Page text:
Root Canal

Getting to the root of the matter with dental health

It’s unfortunate but true that our teeth can sometimes deteriorate below the surface and this can cause infections beyond the reach of standard dental hygiene and care.

When infection strikes at the root of a tooth, it can be very painful and can even lead to tooth removal if not treated quickly. The good news is that endodontic treatment, or root canal therapy as it is commonly known, is very effective at addressing such issues and, if treated in a timely manner, can help to keep the tooth in place.

Endodontic treatment is the practice of diagnosing, treating and preventing disorder of the dental pulp, nerves and tissues surrounding the root of a tooth.

The root canal procedure involves removing infected pulp tissue from the canals around the tooth and then sealing it back up to prevent further damage or risk to the tooth nerve.

If you’re concerned you may have an infected or badly damaged tooth, contact us to make an appointment or read more below about the root canal procedure.

Learn more about Root Canals and Endodontics

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Root Canal Treatment

Sometimes damage to a tooth through breakage or decay can affect the dental pulp, which is the soft tissue at the core of the tooth. If this tissue is injured, it can create infection at the interior of the tooth that cannot be fixed through standard filling procedures. A root canal is a procedure to remove infected dental pulp and preserve the interior of the tooth.

Endodontic Disease

Dentists can repair damage or decay to the exterior of a tooth using fillings but when the injury or infection gets inside the tooth and affects the dental pulp, this is called Endontonic Disease and usually requires a root canal procedure to save the tooth.

All the nerves and blood vessels attached to the interior of teeth are contained in dental pulp and run down to the root. The presence of infection in the dental pulp can carry down through the root canal and into the critical support structures of your mouth.

If the dental pulp at the interior of a tooth is injured or infected, this may manifest as severe tooth ache, prolonged sensitivity to hot or cold food and beverages, pain to the touch, swelling of the jaw and face, tenderness when eating and discolouration of the tooth.

Luckily, fully formed teeth do not need dental pulp to function and so the pulp can be removed.

It’s more than a filling

During a root canal treatment, the dentist removes the infected pulp. The root canal is cleaned and sealed to prevent any bacteria from entering the region.

As root canals are quite often performed when there has been a large area of break or decay to the tooth, a crown may be placed over the top of the affected tooth to preserve it from further risk.

Root canal treatment may take several appointments depending on how advanced the infection inside the tooth has become and how complex a treatment is needed to repair and retain the tooth.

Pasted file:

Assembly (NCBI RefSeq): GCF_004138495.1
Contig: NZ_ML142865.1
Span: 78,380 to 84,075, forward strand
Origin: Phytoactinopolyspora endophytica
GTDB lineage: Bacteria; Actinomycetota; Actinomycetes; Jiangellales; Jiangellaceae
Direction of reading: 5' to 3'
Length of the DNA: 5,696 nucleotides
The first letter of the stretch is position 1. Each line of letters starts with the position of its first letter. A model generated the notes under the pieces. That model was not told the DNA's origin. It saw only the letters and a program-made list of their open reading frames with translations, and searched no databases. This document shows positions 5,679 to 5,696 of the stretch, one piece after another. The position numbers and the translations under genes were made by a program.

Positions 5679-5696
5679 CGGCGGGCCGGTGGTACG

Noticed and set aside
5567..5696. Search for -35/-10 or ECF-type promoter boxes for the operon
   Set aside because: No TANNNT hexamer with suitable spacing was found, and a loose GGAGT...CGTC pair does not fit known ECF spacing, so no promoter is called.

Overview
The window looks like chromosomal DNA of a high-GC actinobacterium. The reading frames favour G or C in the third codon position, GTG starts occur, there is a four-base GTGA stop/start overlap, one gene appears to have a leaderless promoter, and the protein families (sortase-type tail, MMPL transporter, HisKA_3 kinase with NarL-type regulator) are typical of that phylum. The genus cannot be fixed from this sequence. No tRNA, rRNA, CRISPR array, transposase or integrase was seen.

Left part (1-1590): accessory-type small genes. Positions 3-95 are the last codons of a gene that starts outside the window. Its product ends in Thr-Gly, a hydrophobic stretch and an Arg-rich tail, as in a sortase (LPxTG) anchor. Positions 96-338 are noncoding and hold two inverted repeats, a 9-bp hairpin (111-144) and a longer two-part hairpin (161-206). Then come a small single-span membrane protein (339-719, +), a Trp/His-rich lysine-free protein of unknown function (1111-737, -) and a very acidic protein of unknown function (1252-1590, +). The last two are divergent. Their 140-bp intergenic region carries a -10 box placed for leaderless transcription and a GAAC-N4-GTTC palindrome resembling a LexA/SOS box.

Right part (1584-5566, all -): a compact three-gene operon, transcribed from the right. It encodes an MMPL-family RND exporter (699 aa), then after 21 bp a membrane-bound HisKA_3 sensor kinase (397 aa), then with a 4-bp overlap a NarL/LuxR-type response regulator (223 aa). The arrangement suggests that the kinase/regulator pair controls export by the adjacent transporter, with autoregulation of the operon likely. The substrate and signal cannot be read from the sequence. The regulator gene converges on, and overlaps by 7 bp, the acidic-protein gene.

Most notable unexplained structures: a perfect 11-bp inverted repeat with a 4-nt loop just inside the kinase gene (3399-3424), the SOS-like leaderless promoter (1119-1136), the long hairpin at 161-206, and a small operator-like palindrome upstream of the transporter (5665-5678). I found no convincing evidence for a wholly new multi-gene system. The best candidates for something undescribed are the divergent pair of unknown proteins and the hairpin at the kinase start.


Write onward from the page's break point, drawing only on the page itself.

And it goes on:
Most dentists can perform routine Root Canal therapy but more complex circumstances may require treatment from an Endodontist.

Endodontics

Endodontics is a specialised field of dentistry that addresses the treatment of infection or disease inside the structure of the tooth. The field takes its meaning from the Greek endo (inside) and odons (tooth).

What is an Endodontist

An Endodontist is a specialised practitioner of dental science that has typically spent an additional three to four years studying studied the physiology and pathology of dental pulp and the specific soft tissues that surround the root structure.

To become an Endodontist means to have an expert level of knowledge about the biology of normal dental pulp and awareness of periradicular (surrounding the root) conditions that may indicate injury or disease.

Endodontics Explained

Endontontics is most commonly associated with Root Canal Therapy which involves the removal of infected dental pulp and the sealing of the root canal.   Some of the additional treatments and procedures that require endondontic skills include:

  • Nonsurgical treatment of root canal systems that have become blocked
  • Pulpotomy: performed on primary (children’s) teeth to replace some damaged pulp with a special medicated filling and try to preserve the rest of the pulp long enough to allow the adult tooth to come through
  • Pulp capping: an alternative to full Root Canal Therapy that may be performed in specific circumstances where there is a very small nerve exposure but the nerve itself is still healthy enough to repair
  • Replantation of teeth that have been knocked from their sockets
  • Procedures requiring partial removal or separation of the root, sometimes with a coronial portion of the tooth (e.g Apicoectomy, hemisection)
  • Retreatment and repair of teeth that have received previous endodontic treatment.

Root Canal Treatment Costs

The cost of a root canal treatment may vary depending on whether you use an Endodontist who specialises in the treatment or a dentist doing the treatment. It can also depend on the area the dental practice is situated and how much experience the dentist has.

Any surgical or invasive procedure carries risks. Before proceeding with a surgical or invasive procedure, you should seek a second opinion from an appropriately qualified health practitioner.

Visit a dentist today and find out if your wisdom teeth need to be extracted.

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